The House of Lords economic committee has called for more evidence on the Making Tax Digital draft clause, despite the draft law not actually being published yet.
HMRC has earmarked the end of January as the release date for the much-anticipated Making Tax Digital consultation document response. The relevant draft clause is expected to include, amongst other things, provisions on the timing of the introduction, the scope of exemptions and the mandate of accounting software.
The House of Lords call for evidence gives affected individuals another opportunity to address the scope of the digital project. Realising that the Making Tax Digital proposal are subject to change, the committee acknowledged that the focus of their inquiry may also change.
The sub-committee is looking for evidence aligning with the six key areas covered in the consultation documents: the impact of Making Tax Digital, evidence for mandatory digital reporting; and once the response has been published, the scope of the exemptions, the proposed timetable, the taxable profits and basis periods, and the penalty regime.
The sub-committee is particularly interested in how other tax jurisdictions have launched similar projects, and wants statistical evidence on how these plans will affect businesses, landlords and taxpayers.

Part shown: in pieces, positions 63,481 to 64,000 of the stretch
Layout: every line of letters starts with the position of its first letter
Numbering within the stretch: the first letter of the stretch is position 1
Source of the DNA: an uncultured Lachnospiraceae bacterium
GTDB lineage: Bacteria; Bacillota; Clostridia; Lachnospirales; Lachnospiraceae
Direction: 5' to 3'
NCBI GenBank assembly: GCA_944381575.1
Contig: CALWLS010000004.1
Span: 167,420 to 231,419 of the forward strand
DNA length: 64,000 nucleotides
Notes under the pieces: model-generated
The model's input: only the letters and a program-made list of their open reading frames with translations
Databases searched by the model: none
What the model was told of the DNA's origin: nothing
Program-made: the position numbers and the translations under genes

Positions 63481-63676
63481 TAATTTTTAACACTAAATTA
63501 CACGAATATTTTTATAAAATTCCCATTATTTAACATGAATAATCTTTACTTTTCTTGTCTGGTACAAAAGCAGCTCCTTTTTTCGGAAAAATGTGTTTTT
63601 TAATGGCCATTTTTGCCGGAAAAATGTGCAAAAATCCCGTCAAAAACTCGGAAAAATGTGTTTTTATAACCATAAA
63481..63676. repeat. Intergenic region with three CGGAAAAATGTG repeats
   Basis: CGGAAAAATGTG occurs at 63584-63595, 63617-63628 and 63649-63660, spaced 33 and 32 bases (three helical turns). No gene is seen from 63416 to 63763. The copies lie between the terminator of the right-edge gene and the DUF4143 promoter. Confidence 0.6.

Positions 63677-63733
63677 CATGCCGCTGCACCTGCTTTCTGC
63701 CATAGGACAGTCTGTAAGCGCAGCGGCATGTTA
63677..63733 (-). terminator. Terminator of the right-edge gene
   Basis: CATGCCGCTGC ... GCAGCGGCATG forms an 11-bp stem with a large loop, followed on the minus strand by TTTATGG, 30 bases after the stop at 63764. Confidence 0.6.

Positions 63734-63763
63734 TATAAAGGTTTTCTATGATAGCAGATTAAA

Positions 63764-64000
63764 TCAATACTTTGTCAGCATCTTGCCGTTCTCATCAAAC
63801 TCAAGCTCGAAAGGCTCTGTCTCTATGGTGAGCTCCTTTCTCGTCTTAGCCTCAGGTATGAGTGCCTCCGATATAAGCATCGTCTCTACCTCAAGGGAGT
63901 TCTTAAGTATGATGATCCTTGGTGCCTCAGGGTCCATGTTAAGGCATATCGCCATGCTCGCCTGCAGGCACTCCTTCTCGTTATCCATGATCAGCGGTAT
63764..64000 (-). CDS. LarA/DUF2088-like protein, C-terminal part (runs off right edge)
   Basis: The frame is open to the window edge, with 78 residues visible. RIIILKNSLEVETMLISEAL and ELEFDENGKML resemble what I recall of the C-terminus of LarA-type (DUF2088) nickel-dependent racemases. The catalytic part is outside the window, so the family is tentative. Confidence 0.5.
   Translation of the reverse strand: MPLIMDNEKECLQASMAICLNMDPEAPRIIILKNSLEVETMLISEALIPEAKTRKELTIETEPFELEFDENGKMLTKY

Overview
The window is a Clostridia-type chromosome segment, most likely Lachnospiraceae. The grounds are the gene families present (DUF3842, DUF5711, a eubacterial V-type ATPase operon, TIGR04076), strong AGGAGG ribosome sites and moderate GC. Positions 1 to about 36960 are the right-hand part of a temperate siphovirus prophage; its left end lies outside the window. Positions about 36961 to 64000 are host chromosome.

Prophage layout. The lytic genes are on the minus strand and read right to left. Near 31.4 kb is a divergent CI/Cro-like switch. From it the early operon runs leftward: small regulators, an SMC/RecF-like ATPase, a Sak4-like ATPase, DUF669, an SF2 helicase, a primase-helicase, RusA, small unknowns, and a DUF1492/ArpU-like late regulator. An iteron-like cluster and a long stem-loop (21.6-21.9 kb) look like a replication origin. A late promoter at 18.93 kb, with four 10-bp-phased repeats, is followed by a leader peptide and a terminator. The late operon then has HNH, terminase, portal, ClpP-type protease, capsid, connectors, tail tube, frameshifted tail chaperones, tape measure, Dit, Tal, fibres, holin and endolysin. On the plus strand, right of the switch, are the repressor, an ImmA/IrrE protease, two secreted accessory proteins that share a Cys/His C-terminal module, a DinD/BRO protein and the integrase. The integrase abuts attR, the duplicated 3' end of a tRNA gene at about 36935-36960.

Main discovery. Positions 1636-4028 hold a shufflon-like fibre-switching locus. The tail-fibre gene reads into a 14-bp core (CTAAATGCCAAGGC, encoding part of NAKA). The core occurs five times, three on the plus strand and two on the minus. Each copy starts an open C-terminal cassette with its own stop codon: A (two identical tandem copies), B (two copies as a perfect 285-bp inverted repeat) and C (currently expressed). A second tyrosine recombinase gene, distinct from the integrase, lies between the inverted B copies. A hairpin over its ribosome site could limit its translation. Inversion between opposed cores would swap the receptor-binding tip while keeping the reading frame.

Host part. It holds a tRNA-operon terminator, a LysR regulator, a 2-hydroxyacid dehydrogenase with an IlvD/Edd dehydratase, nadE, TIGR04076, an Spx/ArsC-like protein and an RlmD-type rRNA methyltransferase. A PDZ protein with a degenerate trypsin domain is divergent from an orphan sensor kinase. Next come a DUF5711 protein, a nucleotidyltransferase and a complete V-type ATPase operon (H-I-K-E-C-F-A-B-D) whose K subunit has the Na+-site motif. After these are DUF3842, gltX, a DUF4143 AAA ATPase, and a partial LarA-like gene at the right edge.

But the sub-committee has set a strict timetable for accepting responses before it holds a public hearing next month. All written evidence on the general and background issues should reach the sub-committee by 3 February. Considering the slim window of time available once HMRC publishes its response, all feedback about the draft clauses should reach the committee by 15 February.
The House of Lords will not be the first to investigate the merits of MTD. The Treasury Select Committee has already scrutinised the government’s ambitious digital plans. In a report published this month, the select committee expressed its reservations about the project, raising concern over the exemption threshold, the timescale, the free software reassurance, and the costs and benefits.
The committee’s report comes after it sought evidence from accountancy representative bodies and the federation of small businesses.
HMRC released six consultation documents last August and received around 3,000 responses.
The sub-committee requests short written evidence to be submitted online, with longer submissions more than six pages to include a one page summary.
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About Richard Hattersley
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